A Conversation for Cockney Rhyming Slang

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Post 1


Ruby = Curry (Ruby Murray)

Poppy = Money (Poppy Red -> Bread -> Bread & Honey -> Money)

Peckham = Tie (Peckham Rye)

Hampsteads = Teeth (Hampstead Heath)

Rabbit = Talk (Rabbit & Pork)

Even though rhyming slang is probably used less these days, it's never died out; and has certainly spread across the class system. People pick it up (either self-consciously or otherwise) and a great deal of it has become common parlance.

So keep your minces peeled and your shell-likes pinned back.....

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Post 2


DESMOND = a 2 - 2 score or uni result (from Desmond Tutu)

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Post 3


Ruth Randalls = Sandals

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Post 4


Cock Linnet = minute

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Post 5


Taking the Micky / Michael = Taking the Piss

From an English character called Michael Bliss.

Berk = Berkshire Hunt !!!

BTW, Cockney Rhyming Slang was/is London-wide, not just an East End language. It developed as a way for live-in servants to be able to communicate without incurring the wrath of their employers. It was not a way for criminals to arrange blags - not exactly the Enigma code. But when you lived 24/7 in your employer's household you could easily lose your livelihood if you said something disparaging about them. Rhyming slang was a way to chat with other maids, footmen, cooks etc, without losing your job.

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Post 6

Cynic Al

Some originals from my youth -

Pigs Ear - Beer
Deuce and Ace - Face

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Post 7


Captain Kirk - berk He's a right Captain

Frank Bough - off Right, we're doing the Frank

Bobby Moore - sure Are you Bobby?

Custard and Jelly - telly Anything on the custard tonight?

Brahms and Liszt - pissed Too many apples and he's Brahms

Rusty Bath - a half (beer) Just one more rusty for the Kermit*

Dustbin lid - Kid

*Kermit is 2nd phase cockney for road (from frog and toad)

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Post 8


Rhyming Slang has definitely been used across London for a long while. My father was born in Lambeth (South London) just before World War II; and, while I was growing up, I don't think he ever actually said "word", "car", "tea", "stairs", "socks", "suit" or "sleep", only the Ryming Slang for them. Most of those are already listed but here are some that I haven't seen, yet:
Little Bo Peep = sleep
Rub-a-dub-dub = pub
4-b-2 (as in a 4" by 2" piece of wood) = Jew
Tin tack = sack (as in "getting the push")
Salmon and trout = snout (tobacco)
Iron hoof = poof
Jury-rig = fr*g (to ruin something by fixing it badly).
Bye the way, he also used to label people "Berk" quite often. He never told me it was Ryming Slang; and I'm not sure I want to ask if he knows it is, now.

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Post 9


Another that I didn't see on the list was...

Cain & Abel = Table smiley - smiley

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Post 10


I'm not so sure that Berk would be an abbreviation of Berkshire Hunt, cockney rhyming slang is all about how it sounds and Berkshire is pronounced barkshire surely?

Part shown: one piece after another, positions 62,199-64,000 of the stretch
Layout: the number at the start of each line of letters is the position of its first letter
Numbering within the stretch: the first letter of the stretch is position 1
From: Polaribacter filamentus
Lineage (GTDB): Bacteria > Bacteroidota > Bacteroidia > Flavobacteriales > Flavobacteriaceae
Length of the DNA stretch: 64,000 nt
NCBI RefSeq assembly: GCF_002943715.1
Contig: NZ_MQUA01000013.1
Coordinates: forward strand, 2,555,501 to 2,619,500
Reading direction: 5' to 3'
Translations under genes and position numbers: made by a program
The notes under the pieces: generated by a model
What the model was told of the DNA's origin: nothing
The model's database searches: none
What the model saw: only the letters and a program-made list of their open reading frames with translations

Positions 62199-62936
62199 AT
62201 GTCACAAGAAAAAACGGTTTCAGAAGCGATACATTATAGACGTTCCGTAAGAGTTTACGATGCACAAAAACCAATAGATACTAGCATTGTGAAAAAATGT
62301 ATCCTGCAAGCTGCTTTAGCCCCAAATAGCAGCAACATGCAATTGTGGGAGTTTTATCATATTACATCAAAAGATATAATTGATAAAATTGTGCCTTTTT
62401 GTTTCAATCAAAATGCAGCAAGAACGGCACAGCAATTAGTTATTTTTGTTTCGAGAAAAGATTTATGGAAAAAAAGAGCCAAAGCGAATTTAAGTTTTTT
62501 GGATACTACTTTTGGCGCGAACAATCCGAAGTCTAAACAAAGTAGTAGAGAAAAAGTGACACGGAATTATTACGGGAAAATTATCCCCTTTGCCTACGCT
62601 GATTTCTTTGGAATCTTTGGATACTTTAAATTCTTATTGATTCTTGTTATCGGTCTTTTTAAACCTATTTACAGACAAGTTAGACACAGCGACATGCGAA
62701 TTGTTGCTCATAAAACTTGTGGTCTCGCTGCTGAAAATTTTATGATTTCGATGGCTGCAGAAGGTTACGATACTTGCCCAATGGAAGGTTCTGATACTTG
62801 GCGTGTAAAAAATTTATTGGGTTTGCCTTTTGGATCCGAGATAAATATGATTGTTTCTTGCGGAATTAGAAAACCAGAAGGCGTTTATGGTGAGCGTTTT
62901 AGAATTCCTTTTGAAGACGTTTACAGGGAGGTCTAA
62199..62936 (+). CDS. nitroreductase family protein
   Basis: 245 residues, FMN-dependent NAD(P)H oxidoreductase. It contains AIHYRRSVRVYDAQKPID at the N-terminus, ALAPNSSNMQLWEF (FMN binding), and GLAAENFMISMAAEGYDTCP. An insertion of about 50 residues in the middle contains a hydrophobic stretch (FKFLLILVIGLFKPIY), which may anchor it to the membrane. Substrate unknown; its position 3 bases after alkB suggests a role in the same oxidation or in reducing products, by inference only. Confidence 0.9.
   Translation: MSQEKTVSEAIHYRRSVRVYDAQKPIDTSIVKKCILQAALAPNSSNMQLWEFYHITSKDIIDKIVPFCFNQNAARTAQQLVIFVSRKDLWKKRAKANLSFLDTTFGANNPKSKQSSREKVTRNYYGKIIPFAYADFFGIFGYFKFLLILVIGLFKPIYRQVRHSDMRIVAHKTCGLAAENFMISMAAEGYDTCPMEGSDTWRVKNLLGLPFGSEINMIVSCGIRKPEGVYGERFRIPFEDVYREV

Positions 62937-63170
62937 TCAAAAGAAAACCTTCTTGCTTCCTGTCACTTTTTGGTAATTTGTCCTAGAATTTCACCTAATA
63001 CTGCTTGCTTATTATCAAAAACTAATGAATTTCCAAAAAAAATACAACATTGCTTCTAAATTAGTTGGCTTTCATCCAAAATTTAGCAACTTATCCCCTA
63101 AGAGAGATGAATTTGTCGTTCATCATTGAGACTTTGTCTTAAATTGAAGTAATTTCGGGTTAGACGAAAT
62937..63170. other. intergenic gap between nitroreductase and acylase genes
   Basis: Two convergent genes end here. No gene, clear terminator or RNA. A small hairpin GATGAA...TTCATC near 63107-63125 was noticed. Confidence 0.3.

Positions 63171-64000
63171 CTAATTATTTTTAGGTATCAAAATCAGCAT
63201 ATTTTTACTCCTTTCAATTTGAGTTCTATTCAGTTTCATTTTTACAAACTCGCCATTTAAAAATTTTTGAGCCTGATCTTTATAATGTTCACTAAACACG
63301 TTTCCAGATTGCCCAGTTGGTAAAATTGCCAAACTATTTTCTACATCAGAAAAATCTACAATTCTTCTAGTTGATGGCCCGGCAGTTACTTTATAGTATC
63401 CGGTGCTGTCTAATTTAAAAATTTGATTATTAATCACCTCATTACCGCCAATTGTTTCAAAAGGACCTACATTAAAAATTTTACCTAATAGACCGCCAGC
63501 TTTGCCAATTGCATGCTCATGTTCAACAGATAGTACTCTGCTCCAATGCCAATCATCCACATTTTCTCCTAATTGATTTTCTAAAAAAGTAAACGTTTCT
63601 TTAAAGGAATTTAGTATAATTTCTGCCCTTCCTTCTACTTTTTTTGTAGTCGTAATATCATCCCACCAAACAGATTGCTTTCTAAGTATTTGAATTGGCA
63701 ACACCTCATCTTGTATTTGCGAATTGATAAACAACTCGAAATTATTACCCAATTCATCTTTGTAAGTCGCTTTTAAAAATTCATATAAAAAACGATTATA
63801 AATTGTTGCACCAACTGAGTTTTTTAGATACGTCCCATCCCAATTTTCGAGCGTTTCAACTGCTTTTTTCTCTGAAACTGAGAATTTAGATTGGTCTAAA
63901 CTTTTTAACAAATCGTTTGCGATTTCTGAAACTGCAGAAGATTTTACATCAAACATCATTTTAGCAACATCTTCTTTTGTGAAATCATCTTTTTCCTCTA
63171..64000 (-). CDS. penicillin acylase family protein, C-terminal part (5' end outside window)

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Post 11


We now have Cockney cash points in the East End where we can withdraw our cash in English or withdraw our 'bangers and mash' in Cockney.

There's a few which havn't appeared on this yet:

Huckleberry Finn - pin
Fleet Street - sheet

Spekled hen - ten
Commodore - fifteen

The commodore one is very far removed as well, 15 quid = three fivers therefore three lady godivas, then think of the song, 'once, twice, three times a lady' by Lionel Richie and the Commodores!!!

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Post 12


Can anyone advise where the rhyming slang "shell likes" - ears, comes from?

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Post 13


That's another one my father used all the time. Strangely, it's not Rhyming Slang (it's not a rhyme), it's a straight-forwsrd similie. "Shell-like" is literally "like a shell": ears look like shells. By the way, I did ask him if he knew what the Slang "Berk" was derived from and he said he didn't know; and he didn't think anyone from London would have pronounced Berkshire as "Burksheer"; but as "Barksheer"; so it seems unlikely. Having said that, language and accents do change. In the 19th centuary, Londoners were known to substitute "v"s for "w"s (and vice-versa). If you've ever heard of it, you'll know that (the area) "Southwark" is pronounced "Suvark". This is both demonstrated and noted in Dicken's novels. Just after that, they were known to put "h"s in front of every vowel (which started a word); just the opposite of what we now expect: "dropping" "h"s (I know I'm sometimes still guilty of that).

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Post 14


Me n a couple of my Cockney mates over here in Australia (I'm not Cockney myself, but half my family live in UK or are UK-expats), well, the three of us lately been saying "tha' jus' giz me the Jimmies" (instead of sh!ts).....after the US actor Jimmy Smits. Anyone thinks that's a handy phrase?

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Post 15


one from my youth

J.Arthur Rank - having a J.Arthur

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Post 16


smiley - wow

It's good to have these suggestions - thanks for contributing to the Guide!

Keep 'em coming... smiley - smiley

smiley - fairy

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Post 17


Hope this is not "improper" by the Rules! but surely not nowadays...

Bristols = breasts (Bristol City / titties...)

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